As I read on the bus about how China and India were going to take over the world by 2020, I noticed a distinct aroma coming from behind me. I thought it was a burger, or maybe a cheesesteak. At the next stop, the man who was sitting behind me moved up and joined me in the empty seat. He had a brown paper sack with him, and I saw him reach in, grab a handful of fries and stuff them in his mouth.
Eating or drinking on the bus is strictly prohibited. Occasionally, though, you'll have a Hungry, Hungry Hippo who'll look past the rules and chow down. This man, probably in his mid-40s, on his way to work or home from work, with a beard that attempted to fill in a few empty , rugged spots on his chin, was reasonably thin. Another thing remarkable was the fact that he held a napkin in his right hand, with the bag, and used his left just like the crane game at your local department store. He'd stuff his hand into the bag, wrestle it around a bit and pull out a prize: more French fries.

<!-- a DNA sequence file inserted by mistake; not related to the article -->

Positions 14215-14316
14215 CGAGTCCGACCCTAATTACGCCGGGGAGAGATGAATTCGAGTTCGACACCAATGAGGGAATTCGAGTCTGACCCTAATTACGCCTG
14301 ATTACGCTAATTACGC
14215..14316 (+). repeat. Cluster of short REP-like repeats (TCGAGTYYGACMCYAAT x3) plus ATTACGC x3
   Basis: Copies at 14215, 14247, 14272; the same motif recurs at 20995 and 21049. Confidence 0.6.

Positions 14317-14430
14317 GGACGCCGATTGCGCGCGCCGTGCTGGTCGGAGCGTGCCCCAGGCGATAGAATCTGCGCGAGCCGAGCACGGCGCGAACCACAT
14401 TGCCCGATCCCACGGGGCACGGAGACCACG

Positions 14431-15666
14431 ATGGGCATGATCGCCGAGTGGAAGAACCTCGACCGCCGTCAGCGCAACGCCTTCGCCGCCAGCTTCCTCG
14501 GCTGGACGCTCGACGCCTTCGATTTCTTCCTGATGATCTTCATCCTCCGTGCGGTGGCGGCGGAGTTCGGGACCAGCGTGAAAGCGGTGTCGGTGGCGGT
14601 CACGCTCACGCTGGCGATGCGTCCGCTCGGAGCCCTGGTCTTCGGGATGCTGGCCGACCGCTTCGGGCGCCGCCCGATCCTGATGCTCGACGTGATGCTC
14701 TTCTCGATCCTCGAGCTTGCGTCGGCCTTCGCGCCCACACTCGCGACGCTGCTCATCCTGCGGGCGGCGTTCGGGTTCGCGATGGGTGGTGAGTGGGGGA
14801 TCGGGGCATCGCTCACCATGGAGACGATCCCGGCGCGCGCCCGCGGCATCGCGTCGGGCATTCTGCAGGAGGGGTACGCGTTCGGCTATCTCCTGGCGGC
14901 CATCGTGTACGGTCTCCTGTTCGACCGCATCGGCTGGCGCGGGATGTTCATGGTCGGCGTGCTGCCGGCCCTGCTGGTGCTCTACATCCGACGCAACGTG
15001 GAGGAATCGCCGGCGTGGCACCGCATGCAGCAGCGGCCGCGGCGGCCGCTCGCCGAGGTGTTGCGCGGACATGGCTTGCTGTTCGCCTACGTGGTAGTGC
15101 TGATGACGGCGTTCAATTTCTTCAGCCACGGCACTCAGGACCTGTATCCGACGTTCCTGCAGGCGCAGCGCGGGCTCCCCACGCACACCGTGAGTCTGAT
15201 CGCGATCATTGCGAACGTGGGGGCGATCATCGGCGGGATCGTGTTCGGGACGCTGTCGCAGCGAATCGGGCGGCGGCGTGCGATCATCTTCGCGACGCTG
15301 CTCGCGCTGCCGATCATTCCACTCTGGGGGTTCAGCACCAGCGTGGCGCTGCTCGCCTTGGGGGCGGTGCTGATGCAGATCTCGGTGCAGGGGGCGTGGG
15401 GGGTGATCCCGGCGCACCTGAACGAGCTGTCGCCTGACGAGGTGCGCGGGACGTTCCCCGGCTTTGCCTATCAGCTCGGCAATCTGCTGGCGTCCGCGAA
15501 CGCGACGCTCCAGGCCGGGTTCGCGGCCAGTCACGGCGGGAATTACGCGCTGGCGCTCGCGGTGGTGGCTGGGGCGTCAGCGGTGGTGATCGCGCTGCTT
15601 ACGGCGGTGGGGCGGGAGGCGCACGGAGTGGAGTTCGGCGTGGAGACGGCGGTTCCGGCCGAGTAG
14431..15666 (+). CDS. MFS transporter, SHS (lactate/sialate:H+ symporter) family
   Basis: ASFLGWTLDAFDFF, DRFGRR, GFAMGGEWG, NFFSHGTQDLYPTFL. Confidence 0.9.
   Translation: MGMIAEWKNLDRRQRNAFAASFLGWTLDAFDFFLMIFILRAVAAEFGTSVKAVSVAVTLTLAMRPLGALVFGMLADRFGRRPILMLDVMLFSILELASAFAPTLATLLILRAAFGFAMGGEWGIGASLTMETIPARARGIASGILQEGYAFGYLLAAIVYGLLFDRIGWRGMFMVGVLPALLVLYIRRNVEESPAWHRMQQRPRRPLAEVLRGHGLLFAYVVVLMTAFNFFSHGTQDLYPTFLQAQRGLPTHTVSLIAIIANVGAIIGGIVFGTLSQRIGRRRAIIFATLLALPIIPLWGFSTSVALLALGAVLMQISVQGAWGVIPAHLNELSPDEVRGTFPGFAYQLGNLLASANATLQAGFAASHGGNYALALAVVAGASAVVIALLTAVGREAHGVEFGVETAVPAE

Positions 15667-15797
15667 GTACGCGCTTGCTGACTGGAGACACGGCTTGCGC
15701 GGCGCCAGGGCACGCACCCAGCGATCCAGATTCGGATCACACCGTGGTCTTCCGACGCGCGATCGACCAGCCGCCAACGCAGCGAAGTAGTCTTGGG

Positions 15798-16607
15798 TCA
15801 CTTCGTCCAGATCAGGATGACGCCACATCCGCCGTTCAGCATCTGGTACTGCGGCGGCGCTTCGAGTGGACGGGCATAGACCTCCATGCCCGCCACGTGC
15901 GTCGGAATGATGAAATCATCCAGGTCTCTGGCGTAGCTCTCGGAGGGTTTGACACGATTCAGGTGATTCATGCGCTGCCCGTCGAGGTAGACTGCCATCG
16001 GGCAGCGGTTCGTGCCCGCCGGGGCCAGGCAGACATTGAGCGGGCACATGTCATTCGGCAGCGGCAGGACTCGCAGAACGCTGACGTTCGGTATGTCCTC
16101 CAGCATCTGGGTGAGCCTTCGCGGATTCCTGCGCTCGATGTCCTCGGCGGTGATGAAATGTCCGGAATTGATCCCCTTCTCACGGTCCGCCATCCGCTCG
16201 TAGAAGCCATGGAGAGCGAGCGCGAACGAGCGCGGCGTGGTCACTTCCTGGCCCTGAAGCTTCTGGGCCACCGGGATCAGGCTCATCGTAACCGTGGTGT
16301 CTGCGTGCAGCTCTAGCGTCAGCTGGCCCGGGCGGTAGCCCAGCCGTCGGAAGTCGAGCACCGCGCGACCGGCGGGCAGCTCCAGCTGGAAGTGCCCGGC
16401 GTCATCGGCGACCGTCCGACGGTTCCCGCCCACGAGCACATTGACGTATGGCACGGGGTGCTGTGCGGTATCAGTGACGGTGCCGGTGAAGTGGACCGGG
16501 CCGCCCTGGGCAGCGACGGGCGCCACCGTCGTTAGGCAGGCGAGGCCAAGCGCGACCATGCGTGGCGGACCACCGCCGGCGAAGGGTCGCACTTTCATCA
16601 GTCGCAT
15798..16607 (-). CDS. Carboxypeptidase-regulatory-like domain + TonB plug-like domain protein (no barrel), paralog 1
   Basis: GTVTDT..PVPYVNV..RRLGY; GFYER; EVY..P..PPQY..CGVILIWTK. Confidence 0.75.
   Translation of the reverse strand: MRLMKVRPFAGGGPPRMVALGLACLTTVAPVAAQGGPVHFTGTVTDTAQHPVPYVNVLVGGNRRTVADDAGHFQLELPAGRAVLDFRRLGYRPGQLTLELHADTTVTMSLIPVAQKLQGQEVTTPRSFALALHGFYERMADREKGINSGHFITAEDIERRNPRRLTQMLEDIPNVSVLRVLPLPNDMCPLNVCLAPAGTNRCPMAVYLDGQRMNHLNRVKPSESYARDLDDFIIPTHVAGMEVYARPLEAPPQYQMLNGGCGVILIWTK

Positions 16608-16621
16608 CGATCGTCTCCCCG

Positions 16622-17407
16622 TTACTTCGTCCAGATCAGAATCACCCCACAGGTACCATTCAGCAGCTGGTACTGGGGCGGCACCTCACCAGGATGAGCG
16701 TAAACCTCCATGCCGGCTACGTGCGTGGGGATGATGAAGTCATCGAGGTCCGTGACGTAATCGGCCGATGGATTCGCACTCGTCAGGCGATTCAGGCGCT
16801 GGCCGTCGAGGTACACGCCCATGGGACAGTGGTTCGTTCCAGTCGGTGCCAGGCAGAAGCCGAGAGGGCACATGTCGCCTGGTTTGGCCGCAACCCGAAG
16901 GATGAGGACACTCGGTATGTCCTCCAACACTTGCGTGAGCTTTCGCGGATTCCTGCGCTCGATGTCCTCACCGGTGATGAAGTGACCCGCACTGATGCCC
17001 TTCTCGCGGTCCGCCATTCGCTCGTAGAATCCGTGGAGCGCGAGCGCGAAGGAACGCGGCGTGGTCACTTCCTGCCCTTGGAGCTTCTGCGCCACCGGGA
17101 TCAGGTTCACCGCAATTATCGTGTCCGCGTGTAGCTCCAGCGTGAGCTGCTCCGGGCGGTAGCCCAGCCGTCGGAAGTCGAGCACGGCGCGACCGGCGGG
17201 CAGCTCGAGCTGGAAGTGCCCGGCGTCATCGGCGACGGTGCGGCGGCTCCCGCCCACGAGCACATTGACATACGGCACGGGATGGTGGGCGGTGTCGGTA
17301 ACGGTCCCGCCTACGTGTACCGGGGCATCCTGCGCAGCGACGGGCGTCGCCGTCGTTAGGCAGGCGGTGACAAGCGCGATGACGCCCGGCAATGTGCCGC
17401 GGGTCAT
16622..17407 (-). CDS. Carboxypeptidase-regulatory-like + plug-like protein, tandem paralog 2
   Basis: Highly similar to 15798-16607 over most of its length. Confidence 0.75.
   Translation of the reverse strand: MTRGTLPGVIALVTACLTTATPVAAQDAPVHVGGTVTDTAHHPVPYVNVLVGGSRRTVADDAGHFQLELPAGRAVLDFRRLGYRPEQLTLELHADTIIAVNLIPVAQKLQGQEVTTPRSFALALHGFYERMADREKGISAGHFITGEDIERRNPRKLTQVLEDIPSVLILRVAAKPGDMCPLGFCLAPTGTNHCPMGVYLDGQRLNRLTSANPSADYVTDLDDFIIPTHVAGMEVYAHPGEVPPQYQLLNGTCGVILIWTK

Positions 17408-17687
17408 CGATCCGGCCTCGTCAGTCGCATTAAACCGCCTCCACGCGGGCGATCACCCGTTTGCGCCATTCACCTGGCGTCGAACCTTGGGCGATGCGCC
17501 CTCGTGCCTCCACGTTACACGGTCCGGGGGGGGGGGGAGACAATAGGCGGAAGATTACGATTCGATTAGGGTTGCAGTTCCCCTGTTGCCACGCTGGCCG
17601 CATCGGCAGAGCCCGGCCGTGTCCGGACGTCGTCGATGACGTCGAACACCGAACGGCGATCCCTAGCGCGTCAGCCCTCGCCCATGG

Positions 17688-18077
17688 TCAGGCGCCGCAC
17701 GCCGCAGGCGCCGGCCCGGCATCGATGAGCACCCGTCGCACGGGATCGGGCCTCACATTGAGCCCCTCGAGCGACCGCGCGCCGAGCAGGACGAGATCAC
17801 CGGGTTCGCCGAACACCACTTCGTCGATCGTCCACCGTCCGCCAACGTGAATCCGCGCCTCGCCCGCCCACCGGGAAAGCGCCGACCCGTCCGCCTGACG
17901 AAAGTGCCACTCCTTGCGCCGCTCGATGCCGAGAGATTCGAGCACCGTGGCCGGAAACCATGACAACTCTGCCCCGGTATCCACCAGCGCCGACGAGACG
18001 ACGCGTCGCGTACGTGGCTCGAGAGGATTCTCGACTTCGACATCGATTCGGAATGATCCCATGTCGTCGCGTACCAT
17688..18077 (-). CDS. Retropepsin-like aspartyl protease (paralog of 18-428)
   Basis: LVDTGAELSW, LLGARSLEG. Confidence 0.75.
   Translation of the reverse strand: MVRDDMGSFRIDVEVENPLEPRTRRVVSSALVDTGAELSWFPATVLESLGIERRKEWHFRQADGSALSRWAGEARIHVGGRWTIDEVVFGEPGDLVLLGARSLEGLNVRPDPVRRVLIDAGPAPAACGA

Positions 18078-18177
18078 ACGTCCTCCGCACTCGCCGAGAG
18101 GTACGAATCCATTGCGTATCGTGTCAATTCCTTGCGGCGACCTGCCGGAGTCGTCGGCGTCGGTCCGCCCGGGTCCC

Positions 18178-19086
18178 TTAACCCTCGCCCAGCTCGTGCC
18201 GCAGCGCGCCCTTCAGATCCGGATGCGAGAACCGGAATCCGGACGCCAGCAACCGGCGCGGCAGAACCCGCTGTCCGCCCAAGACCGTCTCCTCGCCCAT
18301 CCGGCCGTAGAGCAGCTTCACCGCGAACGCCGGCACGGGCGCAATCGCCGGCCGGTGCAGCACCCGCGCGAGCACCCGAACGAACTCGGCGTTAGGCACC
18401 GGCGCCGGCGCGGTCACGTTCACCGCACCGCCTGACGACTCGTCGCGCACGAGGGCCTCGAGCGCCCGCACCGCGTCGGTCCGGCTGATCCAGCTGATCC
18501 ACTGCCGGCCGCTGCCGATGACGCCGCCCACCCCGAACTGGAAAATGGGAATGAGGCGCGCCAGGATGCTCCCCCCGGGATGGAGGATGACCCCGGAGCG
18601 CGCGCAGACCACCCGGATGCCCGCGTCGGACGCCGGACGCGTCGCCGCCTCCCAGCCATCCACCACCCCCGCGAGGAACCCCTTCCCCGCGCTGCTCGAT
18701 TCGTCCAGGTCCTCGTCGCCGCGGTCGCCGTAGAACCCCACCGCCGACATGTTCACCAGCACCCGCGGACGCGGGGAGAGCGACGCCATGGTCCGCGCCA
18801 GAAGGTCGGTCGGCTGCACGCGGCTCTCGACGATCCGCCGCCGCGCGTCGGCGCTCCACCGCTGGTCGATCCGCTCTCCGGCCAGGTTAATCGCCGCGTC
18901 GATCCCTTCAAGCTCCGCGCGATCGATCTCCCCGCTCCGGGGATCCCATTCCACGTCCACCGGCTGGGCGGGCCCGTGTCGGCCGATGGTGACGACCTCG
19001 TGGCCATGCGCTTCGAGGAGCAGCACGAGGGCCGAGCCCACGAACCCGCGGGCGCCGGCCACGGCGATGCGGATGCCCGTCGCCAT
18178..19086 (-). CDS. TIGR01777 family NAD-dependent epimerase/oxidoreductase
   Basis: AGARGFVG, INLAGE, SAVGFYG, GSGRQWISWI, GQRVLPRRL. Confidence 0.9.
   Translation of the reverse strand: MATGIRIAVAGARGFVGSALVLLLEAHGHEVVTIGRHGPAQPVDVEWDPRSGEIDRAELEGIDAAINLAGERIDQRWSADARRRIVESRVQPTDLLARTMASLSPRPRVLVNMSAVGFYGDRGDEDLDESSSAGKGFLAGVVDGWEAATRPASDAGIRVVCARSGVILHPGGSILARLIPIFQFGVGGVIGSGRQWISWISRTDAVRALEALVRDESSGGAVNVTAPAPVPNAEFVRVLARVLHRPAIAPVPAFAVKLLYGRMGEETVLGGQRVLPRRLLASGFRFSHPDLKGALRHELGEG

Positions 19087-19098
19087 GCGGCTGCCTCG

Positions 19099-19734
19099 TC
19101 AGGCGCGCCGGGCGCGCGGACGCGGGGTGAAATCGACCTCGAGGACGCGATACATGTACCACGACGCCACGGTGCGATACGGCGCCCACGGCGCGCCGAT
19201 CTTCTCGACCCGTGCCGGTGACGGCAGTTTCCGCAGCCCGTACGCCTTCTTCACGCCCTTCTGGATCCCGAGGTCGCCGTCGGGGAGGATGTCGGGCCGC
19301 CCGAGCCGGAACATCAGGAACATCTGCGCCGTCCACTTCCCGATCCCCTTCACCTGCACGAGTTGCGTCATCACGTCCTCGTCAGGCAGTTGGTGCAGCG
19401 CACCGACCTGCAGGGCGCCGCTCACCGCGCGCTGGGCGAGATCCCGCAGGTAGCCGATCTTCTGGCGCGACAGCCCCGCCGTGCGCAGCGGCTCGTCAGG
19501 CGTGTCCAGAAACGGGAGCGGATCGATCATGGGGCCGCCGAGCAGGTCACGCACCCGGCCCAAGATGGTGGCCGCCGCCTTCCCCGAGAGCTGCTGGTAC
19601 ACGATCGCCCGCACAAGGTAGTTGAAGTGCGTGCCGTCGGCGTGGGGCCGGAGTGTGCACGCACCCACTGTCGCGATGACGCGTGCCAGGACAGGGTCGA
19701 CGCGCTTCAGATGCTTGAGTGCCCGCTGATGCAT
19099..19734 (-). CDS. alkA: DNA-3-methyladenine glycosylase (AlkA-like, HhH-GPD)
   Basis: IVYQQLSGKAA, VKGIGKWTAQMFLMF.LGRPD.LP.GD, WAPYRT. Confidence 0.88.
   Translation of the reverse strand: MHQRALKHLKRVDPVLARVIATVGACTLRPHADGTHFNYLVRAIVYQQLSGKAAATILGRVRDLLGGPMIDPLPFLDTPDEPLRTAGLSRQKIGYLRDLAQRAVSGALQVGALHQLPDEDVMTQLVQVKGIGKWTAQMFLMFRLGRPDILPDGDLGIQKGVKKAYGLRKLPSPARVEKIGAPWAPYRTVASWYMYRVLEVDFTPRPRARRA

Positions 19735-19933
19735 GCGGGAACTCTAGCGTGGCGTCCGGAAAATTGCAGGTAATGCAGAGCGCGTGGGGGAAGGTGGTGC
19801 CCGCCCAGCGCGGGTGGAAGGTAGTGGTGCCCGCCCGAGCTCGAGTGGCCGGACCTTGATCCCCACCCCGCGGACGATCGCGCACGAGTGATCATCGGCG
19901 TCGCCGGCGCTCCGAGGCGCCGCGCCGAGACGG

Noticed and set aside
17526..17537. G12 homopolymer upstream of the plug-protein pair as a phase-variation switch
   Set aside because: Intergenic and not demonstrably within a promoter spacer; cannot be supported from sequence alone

After every other helping, he'd set the bag down on the floor and wipe off his left hand with the napkin in his right. Once, when the road was a bit bumpy, he nearly grabbed the headrest on the seat in front of him. But, realizing his hand was still greasy, he did not. Instead, when the bus came to a stop, he wiped his hands clean again.
It was nearing my stop. The man recognized that I had hit the yellow button strip to announce my intentions of exiting. He quickly grabbed his goodies and moved out of my way.
I said, "How are the fries?"
He said, "Not bad ... I wish I had ketchup, but that would be messy."
"On the Street" is a collection of fiction shorts.